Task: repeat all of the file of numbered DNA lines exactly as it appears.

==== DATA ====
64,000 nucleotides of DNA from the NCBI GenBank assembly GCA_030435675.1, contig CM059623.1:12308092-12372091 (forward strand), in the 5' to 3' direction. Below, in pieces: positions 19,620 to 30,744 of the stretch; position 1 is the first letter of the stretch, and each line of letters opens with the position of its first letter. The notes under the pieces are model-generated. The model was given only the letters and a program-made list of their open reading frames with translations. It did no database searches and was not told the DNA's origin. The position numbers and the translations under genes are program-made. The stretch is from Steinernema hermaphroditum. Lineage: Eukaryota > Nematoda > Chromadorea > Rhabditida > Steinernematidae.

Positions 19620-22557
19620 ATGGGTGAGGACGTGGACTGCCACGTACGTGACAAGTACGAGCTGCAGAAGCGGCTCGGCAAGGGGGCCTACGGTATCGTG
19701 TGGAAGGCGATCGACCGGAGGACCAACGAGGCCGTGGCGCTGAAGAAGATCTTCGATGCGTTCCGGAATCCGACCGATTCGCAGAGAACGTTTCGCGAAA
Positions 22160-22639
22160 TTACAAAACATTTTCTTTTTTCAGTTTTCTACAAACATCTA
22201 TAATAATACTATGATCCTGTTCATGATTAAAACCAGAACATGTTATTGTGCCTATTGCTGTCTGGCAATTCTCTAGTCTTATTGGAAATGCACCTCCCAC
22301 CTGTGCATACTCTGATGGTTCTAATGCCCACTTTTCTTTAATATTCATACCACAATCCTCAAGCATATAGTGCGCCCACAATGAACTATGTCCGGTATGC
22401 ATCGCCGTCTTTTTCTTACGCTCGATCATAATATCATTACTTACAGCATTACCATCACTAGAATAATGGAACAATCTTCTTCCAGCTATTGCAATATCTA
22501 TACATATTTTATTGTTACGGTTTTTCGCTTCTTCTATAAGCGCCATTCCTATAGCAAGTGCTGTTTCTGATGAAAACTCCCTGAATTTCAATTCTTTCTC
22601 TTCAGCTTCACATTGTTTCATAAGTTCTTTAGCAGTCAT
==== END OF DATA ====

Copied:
64,000 nucleotides of DNA from the NCBI GenBank assembly GCA_030435675.1, contig CM059623.1:12308092-12372091 (forward strand), in the 5' to 3' direction. Below, in pieces: positions 19,620 to 30,744 of the stretch; position 1 is the first letter of the stretch, and each line of letters opens with the position of its first letter. The notes under the pieces are model-generated. The model was given only the letters and a program-made list of their open reading frames with translations. It did no database searches and was not told the DNA's origin. The position numbers and the translations under genes are program-made. The stretch is from Steinernema hermaphroditum. Lineage: Eukaryota > Nematoda > Chromadorea > Rhabditida > Steinernematidae.

Positions 19620-22557
19620 ATGGGTGAGGACGTGGACTGCCACGTACGTGACAAGTACGAGCTGCAGAAGCGGCTCGGCAAGGGGGCCTACGGTATCGTG
19701 TGGAAGGCGATCGACCGGAGGACCAACGAGGCCGTGGCGCTGAAGAAGATCTTCGATGCGTTCCGGAATCCGACCGATTCGCAGAGAACGTTTCGCGAAA
Positions 22160-22639
22160 TTACAAAACATTTTCTTTTTTCAGTTTTCTACAAACATCTA
22201 TAATAATACTATGATCCTGTTCATGATTAAAACCAGAACATGTTATTGTGCCTATTGCTGTCTGGCAATTCTCTAGTCTTATTGGAAATGCACCTCCCAC
22301 CTGTGCATACTCTGATGGTTCTAATGCCCACTTTTCTTTAATATTCATACCACAATCCTCAAGCATATAGTGCGCCCACAATGAACTATGTCCGGTATGC
22401 ATCGCCGTCTTTTTCTTACGCTCGATCATAATATCATTACTTACAGCATTACCATCACTAGAATAATGGAACAATCTTCTTCCAGCTATTGCAATATCTA
22501 TACATATTTTATTGTTACGGTTTTTCGCTTCTTCTATAAGCGCCATTCCTATAGCAAGTGCTGTTTCTGATGAAAACTCCCTGAATTTCAATTCTTTCTC
22601 TTCAGCTTCACATTGTTTCATAAGTTCTTTAGCAGTCAT